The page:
Following an expansion of its 5G tests to multiple cities around the United States -- including Minneapolis in time for Super Bowl LII -- AT&T this week announced that it expects to be the first U.S. company to launch mobile 5G services in a "dozen markets" by late 2018. The carrier said that it's "moving fast" to fulfill this promise, but hasn't yet specified which new cities could be reached by the 5G service or how fast the speeds will be. AT&T pointed towards an announcement made last month by international wireless standards body the 3rd Generation Partnership Project, in which the Project confirmed that the global mobile industry is ready to begin "full-scale development of 5G NR (new radio) for large-scale trials and commercial deployments as early as in 2019." AT&T explained that hardware, chipset, and device manufacturers can now start development on 5G technologies, and AT&T can provide mobile 5G services sooner "without compromising its long-term vision." This means that the new network will be a true 5G service, unlike AT&T's previous "5G Evolution" technology that was essentially a rebranded version of LTE. “5G will change the way we live, work and enjoy entertainment,” said Melissa Arnoldi, president, AT&T Technology and Operations. “We’re moving quickly to begin deploying mobile 5G this year and start unlocking the future of connectivity for consumers and businesses. With faster speeds and ultra-low latency, 5G will ultimately deliver and enhance experiences like virtual reality, future driverless cars, immersive 4K video and more.” AT&T's 5G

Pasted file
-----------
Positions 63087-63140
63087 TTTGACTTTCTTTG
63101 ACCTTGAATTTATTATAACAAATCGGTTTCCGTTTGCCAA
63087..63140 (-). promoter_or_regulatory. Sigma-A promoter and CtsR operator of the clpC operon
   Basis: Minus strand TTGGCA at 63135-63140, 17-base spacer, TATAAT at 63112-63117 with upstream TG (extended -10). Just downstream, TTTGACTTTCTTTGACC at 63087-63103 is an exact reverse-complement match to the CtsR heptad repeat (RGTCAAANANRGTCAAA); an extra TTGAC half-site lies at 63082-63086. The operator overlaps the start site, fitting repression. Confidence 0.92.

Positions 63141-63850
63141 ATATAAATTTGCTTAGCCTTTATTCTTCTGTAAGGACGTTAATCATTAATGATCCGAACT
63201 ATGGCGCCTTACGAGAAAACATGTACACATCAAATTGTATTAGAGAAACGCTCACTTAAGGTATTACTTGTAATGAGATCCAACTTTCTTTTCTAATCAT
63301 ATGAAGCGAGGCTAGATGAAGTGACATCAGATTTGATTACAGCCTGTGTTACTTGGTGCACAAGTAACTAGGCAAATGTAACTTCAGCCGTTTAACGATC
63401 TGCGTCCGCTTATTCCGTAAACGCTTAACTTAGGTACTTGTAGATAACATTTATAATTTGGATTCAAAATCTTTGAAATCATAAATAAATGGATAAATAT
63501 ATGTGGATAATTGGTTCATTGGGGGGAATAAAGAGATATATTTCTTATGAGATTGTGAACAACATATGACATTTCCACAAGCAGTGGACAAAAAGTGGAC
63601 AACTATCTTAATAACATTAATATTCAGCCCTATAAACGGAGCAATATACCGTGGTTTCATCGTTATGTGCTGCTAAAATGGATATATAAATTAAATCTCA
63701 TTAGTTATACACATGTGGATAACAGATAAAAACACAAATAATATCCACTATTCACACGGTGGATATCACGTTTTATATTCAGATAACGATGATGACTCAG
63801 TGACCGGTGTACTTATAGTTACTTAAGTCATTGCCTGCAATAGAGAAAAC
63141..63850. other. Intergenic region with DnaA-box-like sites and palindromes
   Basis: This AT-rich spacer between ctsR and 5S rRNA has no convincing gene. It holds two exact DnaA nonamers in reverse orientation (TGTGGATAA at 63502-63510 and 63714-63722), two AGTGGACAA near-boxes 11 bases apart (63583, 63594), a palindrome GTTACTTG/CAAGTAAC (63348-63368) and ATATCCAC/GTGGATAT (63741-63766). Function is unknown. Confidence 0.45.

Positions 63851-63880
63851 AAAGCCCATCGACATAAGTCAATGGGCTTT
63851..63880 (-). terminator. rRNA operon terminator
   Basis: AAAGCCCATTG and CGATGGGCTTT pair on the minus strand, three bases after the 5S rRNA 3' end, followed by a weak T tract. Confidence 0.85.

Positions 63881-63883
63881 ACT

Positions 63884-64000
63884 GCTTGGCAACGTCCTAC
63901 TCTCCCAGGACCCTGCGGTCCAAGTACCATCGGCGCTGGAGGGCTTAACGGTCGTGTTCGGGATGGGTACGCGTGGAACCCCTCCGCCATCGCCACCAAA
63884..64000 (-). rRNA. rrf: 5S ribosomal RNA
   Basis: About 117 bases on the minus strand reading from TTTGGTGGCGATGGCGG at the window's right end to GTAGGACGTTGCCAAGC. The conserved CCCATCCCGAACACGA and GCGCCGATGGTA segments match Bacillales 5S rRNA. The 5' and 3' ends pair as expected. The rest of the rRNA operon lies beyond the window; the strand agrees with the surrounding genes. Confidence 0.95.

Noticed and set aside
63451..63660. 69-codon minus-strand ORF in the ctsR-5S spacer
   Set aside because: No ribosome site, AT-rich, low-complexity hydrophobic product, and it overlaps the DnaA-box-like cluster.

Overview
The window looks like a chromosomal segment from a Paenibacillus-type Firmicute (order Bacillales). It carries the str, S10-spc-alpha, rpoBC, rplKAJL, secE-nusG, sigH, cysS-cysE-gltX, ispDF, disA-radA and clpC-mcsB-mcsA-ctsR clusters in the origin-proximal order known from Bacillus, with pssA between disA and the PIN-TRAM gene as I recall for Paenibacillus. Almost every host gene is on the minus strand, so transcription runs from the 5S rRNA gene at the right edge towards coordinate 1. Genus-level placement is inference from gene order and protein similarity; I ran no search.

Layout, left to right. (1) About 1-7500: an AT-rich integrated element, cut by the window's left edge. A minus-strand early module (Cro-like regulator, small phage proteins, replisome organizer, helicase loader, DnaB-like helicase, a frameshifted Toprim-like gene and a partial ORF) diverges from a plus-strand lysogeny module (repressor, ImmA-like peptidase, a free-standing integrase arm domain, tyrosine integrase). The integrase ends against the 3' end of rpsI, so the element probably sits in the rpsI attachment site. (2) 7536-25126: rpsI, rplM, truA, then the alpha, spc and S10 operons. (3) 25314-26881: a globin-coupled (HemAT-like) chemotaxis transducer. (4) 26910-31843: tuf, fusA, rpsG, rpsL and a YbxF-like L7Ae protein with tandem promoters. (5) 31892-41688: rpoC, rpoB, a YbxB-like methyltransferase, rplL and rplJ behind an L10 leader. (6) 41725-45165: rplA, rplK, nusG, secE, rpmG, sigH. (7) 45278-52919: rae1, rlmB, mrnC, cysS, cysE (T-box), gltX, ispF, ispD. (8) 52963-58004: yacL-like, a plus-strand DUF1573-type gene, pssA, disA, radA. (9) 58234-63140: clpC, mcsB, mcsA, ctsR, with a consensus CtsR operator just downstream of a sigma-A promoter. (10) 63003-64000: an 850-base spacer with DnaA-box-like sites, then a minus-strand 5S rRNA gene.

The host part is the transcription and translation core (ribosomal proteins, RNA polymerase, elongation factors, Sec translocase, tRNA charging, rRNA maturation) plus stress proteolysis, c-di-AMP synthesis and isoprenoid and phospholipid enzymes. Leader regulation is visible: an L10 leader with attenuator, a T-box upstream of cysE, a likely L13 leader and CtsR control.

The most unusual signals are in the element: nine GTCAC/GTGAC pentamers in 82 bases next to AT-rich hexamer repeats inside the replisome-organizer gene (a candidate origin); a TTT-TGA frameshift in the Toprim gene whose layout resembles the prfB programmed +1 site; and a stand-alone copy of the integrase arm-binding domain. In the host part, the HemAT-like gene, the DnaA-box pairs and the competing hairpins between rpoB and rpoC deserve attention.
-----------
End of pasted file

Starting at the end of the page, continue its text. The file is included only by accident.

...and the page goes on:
Apple Working With Intel on 5G Hardware for Future iPhones